This policy was adapted by Kai Cheng Thom from the Generative Conflict Map by Caffyn Jesse, with support from Tricia Bowler and Kai Cheng. For more of Caffyn’s writing on the process see HERE
This process is meant to address interpersonal conflicts between two or more people at the Institute. If you have a concern about course curriculum or about a student evaluation you have received, please refer to the Curriculum Concerns Policy or the Student Evaluation Policy respectively.
Breathe and get support. Support can come from your own self-care skillset, a peer or friend, from animals or from nature. Sometimes, you might need to get support from a professional counselor or therapist. If you want to, you can ask the Institute to provide you with a Conflict Support Person, who is a student, staff, or associate of the Institute who will speak with you confidentially about the conflict. The Conflict Supporter will be supervised by an Institute staff member or associate who is not involved in the conflict.
If you are in danger of imminent physical or psychological harm from the conflict, it is important to remove or at least reduce the risk as much as possible, as soon as possible. Your Conflict Supporter, other supports, and the Institute as a whole can help you take steps to ensure your physical safety.
Sometimes, just taking some time to be supported is enough to resolve a conflict. You could go to the person(s) you are having the conflict with and talk it out, or you might decide just to let it go. In this case, proceed to Step 7.
But maybe it isn’t enough. In that case, go to Step 2.
Explore emergence and divergence – what’s coming up for you, and where do your needs, wants, feelings, and expectations differ from the other party/parties in the conflict? Use the supports you found in Step 1 to reflect on what led to this conflict. What were your intentions? What about the other party’s? What has the impact of the conflict been on everyone involved? If you have chosen to request a Conflict Supporter from the Institute, they may be able to help you explore these questions.
You could share your reflections with the other party to help repair the relationship, or you could choose to walk away with grace. Either of these options may resolve the conflict. In that case, proceed to Step 7.
If the conflict isn’t resolved for you, go to Step 3.
Consider the whole story. Ask the big questions. Are there parts of your past or current life that are getting triggered by this conflict? What has led you here? What about the party? Sometimes, getting more context can help to ease the tension of the conflict and bring deeper understanding. At other times, getting more context can help us to identify that there are irreconcilable differences between us.
To do this step, you will likely need to have a conversation with the other person/party if you haven’t already. If you are not comfortable doing this on your own, you could ask your Conflict Supporter to come with you.
Perhaps doing the above will resolve the conflict. If so, proceed to Step 7. If not, go to Step 4.
Make strategic choices. If you have already gone through Steps 1-3, or if doing so wasn’t possible, this may mean that the conflict is fairly serious. Moving forward with a process at the Institute, or escalating the conflict outside of this model (for example, by doing a social media call-out or involving lawyers) is likely to require a significant investment of emotion, energy and time. Will this serve you best? Or is it better to let go of the conflict in order to preserve your own energy and health? Reflect on the questions, either on your own, or with your supports (recommended!).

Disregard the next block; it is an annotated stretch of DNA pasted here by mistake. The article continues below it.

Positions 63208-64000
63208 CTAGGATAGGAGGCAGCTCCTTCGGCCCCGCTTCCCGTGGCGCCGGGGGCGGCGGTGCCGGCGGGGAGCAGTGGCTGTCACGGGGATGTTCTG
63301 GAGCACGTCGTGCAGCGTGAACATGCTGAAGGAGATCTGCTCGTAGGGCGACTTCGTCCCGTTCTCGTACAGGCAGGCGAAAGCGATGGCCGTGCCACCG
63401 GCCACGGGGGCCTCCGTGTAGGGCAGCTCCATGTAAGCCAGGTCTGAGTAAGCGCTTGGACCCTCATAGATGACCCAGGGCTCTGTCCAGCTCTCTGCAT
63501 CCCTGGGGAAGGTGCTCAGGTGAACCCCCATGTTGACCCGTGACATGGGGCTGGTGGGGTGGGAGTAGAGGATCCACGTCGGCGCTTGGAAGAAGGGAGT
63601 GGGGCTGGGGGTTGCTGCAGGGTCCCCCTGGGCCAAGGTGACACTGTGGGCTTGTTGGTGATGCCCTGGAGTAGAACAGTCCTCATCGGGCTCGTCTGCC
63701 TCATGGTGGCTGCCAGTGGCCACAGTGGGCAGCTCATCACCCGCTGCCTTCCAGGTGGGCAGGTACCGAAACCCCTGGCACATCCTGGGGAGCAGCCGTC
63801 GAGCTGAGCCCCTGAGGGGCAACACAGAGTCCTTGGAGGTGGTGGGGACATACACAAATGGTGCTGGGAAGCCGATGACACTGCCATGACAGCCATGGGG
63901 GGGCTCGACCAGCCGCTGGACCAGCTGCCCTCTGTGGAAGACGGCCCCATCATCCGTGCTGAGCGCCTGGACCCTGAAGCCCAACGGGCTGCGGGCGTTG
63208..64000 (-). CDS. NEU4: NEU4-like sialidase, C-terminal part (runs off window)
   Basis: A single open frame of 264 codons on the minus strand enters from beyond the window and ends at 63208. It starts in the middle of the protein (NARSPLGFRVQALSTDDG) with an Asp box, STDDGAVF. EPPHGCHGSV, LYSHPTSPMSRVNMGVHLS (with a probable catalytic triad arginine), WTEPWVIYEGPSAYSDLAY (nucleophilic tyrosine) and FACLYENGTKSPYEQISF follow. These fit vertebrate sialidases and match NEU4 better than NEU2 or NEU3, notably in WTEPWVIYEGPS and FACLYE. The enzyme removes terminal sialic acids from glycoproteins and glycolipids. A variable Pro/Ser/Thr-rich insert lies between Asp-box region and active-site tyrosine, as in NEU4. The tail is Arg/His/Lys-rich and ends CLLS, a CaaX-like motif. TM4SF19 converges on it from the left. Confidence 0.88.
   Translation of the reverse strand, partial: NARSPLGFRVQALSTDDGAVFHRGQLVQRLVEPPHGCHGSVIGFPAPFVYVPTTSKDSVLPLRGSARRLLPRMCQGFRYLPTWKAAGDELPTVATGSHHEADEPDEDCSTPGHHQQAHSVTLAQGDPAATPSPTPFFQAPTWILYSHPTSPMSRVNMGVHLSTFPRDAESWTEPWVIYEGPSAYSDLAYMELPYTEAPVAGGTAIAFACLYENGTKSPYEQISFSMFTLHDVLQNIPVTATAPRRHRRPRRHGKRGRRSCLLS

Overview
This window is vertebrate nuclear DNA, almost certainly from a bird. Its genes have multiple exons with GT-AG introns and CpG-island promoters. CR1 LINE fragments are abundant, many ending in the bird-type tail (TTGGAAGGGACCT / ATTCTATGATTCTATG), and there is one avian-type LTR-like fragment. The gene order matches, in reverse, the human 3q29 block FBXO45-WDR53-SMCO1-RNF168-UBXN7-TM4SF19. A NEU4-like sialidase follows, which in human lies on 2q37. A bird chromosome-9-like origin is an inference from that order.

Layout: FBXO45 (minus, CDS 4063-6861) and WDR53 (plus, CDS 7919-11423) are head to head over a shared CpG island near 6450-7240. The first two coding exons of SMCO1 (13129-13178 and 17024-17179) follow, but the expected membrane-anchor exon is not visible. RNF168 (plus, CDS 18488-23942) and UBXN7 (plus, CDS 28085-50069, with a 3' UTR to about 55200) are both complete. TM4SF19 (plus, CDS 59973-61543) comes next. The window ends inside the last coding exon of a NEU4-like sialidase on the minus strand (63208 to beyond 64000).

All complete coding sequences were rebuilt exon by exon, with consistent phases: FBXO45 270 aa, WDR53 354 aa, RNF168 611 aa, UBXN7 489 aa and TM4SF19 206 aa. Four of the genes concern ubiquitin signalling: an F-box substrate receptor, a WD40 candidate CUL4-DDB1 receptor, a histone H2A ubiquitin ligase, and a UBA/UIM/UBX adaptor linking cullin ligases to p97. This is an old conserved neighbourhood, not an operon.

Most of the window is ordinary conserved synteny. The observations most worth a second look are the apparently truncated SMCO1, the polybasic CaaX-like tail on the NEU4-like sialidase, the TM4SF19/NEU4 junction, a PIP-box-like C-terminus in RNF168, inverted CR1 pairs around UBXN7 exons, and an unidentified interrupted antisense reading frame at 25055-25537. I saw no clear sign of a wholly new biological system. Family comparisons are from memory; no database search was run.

If you decide to let go of the conflict, proceed to Step 7. If not, go to Step 5, or escalate the conflict outside of this model.
Change the terms of engagement. Can you find a way to explore different ways of looking at and engaging with this conflict? What would happen if you and the other party intentionally let go of roles such as victim-offender or rescuer-standby? It is likely that you will need additional supports to do this – for example, asking the Institute to bring in a mediator, restorative practices facilitator, or some other kind of conflict worker.
Through engaging in this extended process, you may find a way to repair your relationship with the other party. Proceed to Step 7.
Alternatively, you may need more help to do repair. Or, you may realize that repair is not possible, and so you must decide to find a way to part ways with integrity. Proceed to Step 6.
Amplify soulfulness and bring community into the conflict. Ritual dialogue and action is a powerful way of moving through conflicts that might seem insurmountable otherwise. The Institute can assist you in finding a ritualist, facilitator, Elder or celebrant to design and holding such a ritual. Ritual technologies can create a powerful container for dialogue, relationship transformation, forgiveness, and healing. Alternatively, they can also create choiceful ways of parting that honour all participants.
Proceed to Step 7.
Harvest learnings. No conflict! Rest, integrate, and if desired, create a record or resource of what you have learned from this process.
In cases of conflict involving student concerns or complaints about Institute Faculty or staff, the Institute will ensure that a record of all concerns/complaints made in writing is maintained. The Institute will furnish a report to the Somatic Sex Educators Association board with information regarding the totality of complaints received, reasons for complaints, and an assessment of how any underlying or ongoing problems can be resolved. This report will be available for consideration during the association’s annual program review on whether or not to endorse the ISSSE training.